In Vidya et al. , the last paragraph on page 896 (continuing to page 897; Results section) provided the rate of sequence divergence incorrectly as the mutation rate, which was used for the calculation of mean times of expansion and effective population sizes. We provide the correct values in the two paragraphs below. However, these changes do not make any difference to the inferences drawn or to the conclusions of the paper.
The last paragraph on page 896 should read as follows:
Analysis of mismatch distributions showed that observed data were explained by the fitted models, with the combined data of the two clades indicating demographic stability, and the α and β clades indicating population expansion (see electronic supplementary material, S8). The HKY-corrected distance between clades was 0.025 and the rate of sequence divergence in the mtDNA segment was estimated to be 1.6 and 1.2 per cent per Myr based on the mean divergence times, between the Asian and African elephants, of 6.6 and 8.8 Myr ago, respectively. This was considerably lower than the rate (3.5%) calculated by Fleischer et al. , partly owing to the different time estimate used and partly owing to the smaller HKY-corrected distance between clades in our larger sample. Based on the values of τ (=2μt generations; μ is the mutation rate over the entire sequence analysed and t is the time to expansion of a population with initial effective number of females = N0 to a final size N1) from the mismatch distributions, a generation time of 27 years estimated (as the average age of reproducing females) from field data in southern India (C. Arivazhagan, T. N. C. Vidya, R. Sukumar 2001–2003, unpublished data), and rates of sequence divergence of 1.6 per cent (divergence time between clades of 1.6 Myr) and 1.2 per cent (divergence time between clades of 2.1 Myr) per Myr, respectively, the mean times of expansion of the α clade were approximately 255 700 and 340 900 yr ago and mean times of expansion of the β clade were 766 100 and 1 021 400 yr ago. N0 was very low in both clades but confidence limits were large and upper limits of N0 were 4380 in the α clade and 9615 in the β clade based on a 1.6 Myr divergence between clades and 5841 in the α clade and 12 820 in the β clade based on a 2.1 Myr divergence. N0 and N1 (=θ1/2 μ; estimation of mutation parameter θ1 thought to be biased upwards ) were both approximately 47 000 (based on a 1.6 Myr divergence) or 63 000 (based on a 2.1 Myr divergence) based on the combined data of both clades, although the two clades seemed too different demographically to be combined.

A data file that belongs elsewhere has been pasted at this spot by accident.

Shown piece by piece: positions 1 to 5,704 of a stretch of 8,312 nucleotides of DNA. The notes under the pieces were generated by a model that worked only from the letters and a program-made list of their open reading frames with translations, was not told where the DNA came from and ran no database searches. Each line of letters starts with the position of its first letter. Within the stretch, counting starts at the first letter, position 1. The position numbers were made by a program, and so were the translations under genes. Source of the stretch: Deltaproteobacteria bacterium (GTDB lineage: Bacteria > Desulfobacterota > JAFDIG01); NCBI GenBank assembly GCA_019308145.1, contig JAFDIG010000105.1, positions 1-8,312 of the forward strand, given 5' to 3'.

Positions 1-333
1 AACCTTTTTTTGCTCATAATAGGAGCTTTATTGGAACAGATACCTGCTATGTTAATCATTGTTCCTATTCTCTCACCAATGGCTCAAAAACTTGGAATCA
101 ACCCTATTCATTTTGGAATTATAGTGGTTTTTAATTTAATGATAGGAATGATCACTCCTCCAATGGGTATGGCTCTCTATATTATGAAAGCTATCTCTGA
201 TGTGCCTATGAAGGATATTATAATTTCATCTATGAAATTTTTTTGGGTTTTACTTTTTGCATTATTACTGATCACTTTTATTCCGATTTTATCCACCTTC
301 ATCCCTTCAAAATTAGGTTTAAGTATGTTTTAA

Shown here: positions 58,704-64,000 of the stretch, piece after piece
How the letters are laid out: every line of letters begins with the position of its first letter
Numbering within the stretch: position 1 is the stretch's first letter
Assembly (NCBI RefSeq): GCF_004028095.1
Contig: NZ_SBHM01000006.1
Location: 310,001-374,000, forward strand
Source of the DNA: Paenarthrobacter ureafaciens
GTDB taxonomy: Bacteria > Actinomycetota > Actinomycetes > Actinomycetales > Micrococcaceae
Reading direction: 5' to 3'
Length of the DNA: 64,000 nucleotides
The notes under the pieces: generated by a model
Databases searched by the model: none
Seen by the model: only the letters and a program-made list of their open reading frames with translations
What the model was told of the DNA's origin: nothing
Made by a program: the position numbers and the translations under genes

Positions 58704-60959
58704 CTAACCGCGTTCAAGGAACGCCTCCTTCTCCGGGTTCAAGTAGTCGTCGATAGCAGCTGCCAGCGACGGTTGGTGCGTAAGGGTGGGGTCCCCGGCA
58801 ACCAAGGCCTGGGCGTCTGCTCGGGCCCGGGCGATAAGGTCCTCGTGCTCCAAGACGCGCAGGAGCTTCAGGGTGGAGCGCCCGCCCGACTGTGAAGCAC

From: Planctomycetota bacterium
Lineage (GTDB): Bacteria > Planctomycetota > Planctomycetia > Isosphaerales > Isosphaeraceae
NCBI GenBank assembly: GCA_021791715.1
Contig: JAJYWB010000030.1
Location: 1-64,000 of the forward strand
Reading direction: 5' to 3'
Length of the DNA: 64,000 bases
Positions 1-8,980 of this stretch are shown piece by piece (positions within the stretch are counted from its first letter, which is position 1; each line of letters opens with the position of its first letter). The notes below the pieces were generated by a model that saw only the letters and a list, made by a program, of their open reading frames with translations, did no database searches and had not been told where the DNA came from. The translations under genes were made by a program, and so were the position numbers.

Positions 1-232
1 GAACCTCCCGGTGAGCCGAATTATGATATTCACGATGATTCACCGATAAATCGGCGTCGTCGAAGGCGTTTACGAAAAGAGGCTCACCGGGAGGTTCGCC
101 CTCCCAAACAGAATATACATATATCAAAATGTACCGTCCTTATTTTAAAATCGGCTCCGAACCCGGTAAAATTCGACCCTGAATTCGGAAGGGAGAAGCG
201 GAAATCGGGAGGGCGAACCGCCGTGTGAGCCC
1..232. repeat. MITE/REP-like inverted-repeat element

The last but one paragraph on page 900 (Discussion) should read as follows:
An alternative hypothesis to allopatric fragmentation of Elephas hysudricus populations giving rise to the two mtDNA clades is that of lineage retention within a single population. We find that the historical effective population size during the last population bottleneck of less than 50 females in each clade with upper limits of a few to several thousand females in each clade is smaller than the 17 500 females for the α clade or 30 700 females for the β clade that would be required at a minimum for lineage retention based on applying the formula of Georgiadis et al. , using coalescence times (from the Bayesian tree) of 0.86 and 1.58 Myr for the α and β clades, respectively. The plausibility of several such bottlenecks in the past make lineage retention an unlikely explanation for the coexistence of the α and β clades.
- Received October 5, 2010.
- Accepted October 13, 2010.
- This Journal is © 2010 The Royal Society